The third album from these Swedish Hard Rockers carries on where previous offerings have left off – a good healthy slab of 70’s and 80’s influenced Hard Rock, that may or may not look like it was made by an entire group of Paul Stanley Starchild lookalikes. The KISS comparison is an easy one, not the least from the obvious make up and costume comparison, but for the fact that all four of them take turns in singing and the fact that Kristian Hermanson (Starman Red) is a dead vocal ringer for Stanley. If these guys weren’t all originally in a KISS Tribute band before this project, then my kitchen may soon start to smell of baked hat.

These guys are nothing if not prolific – having only formed in 2018, they managed two full albums last year, with this one very close behind. However, so many of the songs have that “I know this one” feeling that walks the dangerous set of thin lines between influence, tribute and plagiarism. Alongside the obvious KISS nods, I hear many other touches of contemporary comparison to Hard Rock’s roots, with big chunks of Zeppelin, UFO and others amidst a general mid-80’s American Radio friendly sound and production mix (Autograph in particular springs to mind). I mean, don’t get me wrong, it’s executed perfectly and is one of the more convincing retro acts to have crossed my desk in recent months and they do sound more like KISS than KISS currently do (now there’s a band who have become their own tribute act). If that rocks your boat, then you are going to really enjoy this.

Strength of influence aside, each of the songs on here stands up well on its own as a well-crafted piece of songwriting and I can really imagine not caring two hoots about how derivative they were if I was watching them live (judging by the footage I can see), as this is a band that’s all about having a good time. Well produced and crafted, this is 20th Century Retro Rock at its finest. 7/10

Autumn’s Child - Angel’s Gate (Avalon Label) [Paul Hutchings]

I’ve said it before. I don’t know why I am always surprised at the volume of melodic rock that is out there. It’s not a genre I venture into often, but when I do it’s usually a pleasant surprise. Melodic rock, or AOR if you want, seems to be thriving. Much lighter in style and lyrical subject matter, it’s usually pleasing, cheesy riffs, driving melodies and vocal harmonies all wrapped up in a big chunk of brie. Sometimes, however, things are not what they seem. When you get a combination of Swedish musicians, there are inevitably ripples in the AOR pond. Angel’s Gate, the follow up to 2019’s self-titled debut sees Autumn’s Child traverse between the good, the band and the downright ugly.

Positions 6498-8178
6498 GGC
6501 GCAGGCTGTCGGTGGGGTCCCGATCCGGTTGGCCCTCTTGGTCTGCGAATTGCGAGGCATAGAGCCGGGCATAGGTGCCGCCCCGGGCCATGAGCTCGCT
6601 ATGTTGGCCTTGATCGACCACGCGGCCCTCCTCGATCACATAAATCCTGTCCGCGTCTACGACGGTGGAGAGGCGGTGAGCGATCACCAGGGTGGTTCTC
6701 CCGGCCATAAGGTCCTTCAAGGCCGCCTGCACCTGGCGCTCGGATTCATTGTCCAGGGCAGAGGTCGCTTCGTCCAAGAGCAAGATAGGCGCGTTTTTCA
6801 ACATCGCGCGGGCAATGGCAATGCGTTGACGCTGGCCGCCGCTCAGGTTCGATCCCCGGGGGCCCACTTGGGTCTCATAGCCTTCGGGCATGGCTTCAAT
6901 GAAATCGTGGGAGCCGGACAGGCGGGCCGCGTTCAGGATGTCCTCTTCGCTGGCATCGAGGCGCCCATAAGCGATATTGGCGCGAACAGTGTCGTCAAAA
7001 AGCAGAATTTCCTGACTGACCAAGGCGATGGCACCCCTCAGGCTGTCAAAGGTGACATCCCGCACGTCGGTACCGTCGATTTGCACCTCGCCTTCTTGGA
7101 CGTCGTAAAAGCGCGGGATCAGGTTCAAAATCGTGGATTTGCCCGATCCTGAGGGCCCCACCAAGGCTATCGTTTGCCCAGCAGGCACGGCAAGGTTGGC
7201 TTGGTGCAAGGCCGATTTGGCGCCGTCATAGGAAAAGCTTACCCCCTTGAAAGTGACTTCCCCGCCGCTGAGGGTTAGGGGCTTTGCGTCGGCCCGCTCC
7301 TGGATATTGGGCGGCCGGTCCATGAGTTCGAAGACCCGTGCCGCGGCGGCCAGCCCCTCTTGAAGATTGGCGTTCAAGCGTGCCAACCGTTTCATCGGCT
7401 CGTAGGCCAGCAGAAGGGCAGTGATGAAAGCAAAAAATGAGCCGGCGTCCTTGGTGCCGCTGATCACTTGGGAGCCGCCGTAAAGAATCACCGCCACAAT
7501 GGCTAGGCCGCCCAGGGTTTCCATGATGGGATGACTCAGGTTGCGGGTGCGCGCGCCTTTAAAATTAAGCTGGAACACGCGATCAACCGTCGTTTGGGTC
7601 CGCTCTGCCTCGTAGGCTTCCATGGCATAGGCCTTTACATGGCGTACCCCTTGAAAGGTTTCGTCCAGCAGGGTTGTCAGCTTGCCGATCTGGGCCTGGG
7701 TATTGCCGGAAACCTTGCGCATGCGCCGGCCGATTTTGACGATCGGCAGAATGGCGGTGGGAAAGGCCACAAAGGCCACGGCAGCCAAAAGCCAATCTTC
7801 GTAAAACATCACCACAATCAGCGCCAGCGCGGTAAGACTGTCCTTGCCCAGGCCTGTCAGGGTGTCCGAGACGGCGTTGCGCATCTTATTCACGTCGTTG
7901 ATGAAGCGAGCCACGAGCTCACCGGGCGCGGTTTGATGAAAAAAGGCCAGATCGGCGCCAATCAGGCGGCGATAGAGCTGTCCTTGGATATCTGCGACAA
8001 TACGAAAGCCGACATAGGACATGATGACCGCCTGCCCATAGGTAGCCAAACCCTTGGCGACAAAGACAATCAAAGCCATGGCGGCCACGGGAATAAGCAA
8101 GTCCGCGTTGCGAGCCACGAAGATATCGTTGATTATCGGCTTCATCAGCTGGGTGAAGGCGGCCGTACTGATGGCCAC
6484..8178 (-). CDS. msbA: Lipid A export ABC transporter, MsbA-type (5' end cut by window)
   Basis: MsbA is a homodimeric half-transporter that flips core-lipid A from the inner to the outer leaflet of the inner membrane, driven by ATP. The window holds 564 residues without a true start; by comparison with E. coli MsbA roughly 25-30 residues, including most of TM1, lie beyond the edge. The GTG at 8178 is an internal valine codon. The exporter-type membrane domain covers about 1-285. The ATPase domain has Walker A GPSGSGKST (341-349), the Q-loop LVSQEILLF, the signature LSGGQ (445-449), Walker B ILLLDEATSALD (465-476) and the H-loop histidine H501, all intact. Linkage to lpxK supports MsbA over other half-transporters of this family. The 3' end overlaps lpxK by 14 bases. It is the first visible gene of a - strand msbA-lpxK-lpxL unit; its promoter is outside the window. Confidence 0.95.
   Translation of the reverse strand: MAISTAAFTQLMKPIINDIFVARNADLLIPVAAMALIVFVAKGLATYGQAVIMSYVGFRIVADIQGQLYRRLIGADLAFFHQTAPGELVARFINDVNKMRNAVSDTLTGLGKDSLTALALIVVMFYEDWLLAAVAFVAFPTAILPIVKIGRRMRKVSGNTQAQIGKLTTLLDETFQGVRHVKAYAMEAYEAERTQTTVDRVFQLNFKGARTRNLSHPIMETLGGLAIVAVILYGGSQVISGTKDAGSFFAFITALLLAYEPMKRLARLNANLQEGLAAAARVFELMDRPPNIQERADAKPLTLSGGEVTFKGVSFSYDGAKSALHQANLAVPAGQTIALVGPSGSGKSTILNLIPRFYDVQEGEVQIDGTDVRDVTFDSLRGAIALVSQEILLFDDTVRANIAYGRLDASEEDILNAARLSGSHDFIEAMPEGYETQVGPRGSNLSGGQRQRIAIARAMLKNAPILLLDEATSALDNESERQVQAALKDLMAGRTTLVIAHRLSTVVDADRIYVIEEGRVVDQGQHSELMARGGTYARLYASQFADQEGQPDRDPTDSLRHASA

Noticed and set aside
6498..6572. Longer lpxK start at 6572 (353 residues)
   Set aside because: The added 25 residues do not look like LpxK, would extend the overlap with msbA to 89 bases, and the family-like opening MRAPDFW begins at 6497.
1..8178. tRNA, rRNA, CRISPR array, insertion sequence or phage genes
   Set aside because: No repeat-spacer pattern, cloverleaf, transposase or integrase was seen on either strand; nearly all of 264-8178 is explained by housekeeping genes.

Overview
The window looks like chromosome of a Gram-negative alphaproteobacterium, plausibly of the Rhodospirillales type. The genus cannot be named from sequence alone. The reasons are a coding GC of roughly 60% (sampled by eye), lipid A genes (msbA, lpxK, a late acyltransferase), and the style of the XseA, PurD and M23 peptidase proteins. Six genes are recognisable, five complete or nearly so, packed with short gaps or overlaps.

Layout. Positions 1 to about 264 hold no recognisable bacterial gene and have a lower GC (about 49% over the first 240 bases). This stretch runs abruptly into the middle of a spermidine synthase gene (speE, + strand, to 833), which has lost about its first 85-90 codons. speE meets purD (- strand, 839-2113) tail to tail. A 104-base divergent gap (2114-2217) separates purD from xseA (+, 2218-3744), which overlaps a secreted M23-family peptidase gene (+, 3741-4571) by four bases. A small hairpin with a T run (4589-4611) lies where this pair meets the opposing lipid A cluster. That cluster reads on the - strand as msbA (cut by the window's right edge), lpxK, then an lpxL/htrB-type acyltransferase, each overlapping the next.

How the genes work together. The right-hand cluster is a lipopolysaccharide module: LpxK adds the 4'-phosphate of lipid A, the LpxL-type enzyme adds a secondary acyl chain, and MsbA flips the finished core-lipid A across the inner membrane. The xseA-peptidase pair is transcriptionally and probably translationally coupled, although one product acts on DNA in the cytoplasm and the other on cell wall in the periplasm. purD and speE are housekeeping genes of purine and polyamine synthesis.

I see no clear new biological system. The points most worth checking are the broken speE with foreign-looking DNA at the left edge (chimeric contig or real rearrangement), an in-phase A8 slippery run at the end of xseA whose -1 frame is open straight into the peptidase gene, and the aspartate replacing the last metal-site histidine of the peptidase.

The band was formed by Mikael Erlandsson, part of Last Autumn’s Dream and an up-and-coming solo artist, who incorporated Claes Andreasson (guitar, keyboards), guitarist Pontus Âkesson (Moon Safari), former Eclipse drummer Robban Båck, and H.E.A.T. keyboardist Jona Tee along with guest bassists Joel Starander and Peter Samuelsson. The good on this album is the opening half of the record. Opening song Where Angels Cry opens dramatically, a solo piano and thick synths segues to a rich hard rock riff before opening out into a typical bouncy melodic rock track. Erlandsson’s clean vocals are supported by some classic harmonies whilst the underlying riff gives it a rocky edge.

This continues for the first five or six songs, and whilst the music is generic, it is well performed. Love Is Not An Enemy is another solid track in this opening salvo. The bad arrives in the shape of the inevitable ballads and firstly the ghastly Don’t Ever Leave Me. It doesn’t stop with one, oh no, because Your Words arrives a little later. Now, I know that the ballad is the staple of this type of album but sheesh, they can be hard to stomach and these two are grim. As a compositions go they are well crafted, but it’s so routine and boring. It should be on a Carpenters album. And then the ghastly. 

Only Love Can Save The World is another off the peg, wet as a duck’s undercarriage song with the soppy lyrics that mean nothing. What’s so ghastly is that it turns into a singalong and at this point its generic pop, not even rock. It is one of the most horrible songs I have ever heard, and no amount of mid-song noodling can rescue it. It’s utter crap and symbolises everything I hate about this genre. So, in a nutshell, I’d stop listening to this after about six songs. Unless you like your music lighter than a feather in which case carry on. Me? I’m off to listen to the new Cannibal Corpse single again … just to clear my ears out. 5/10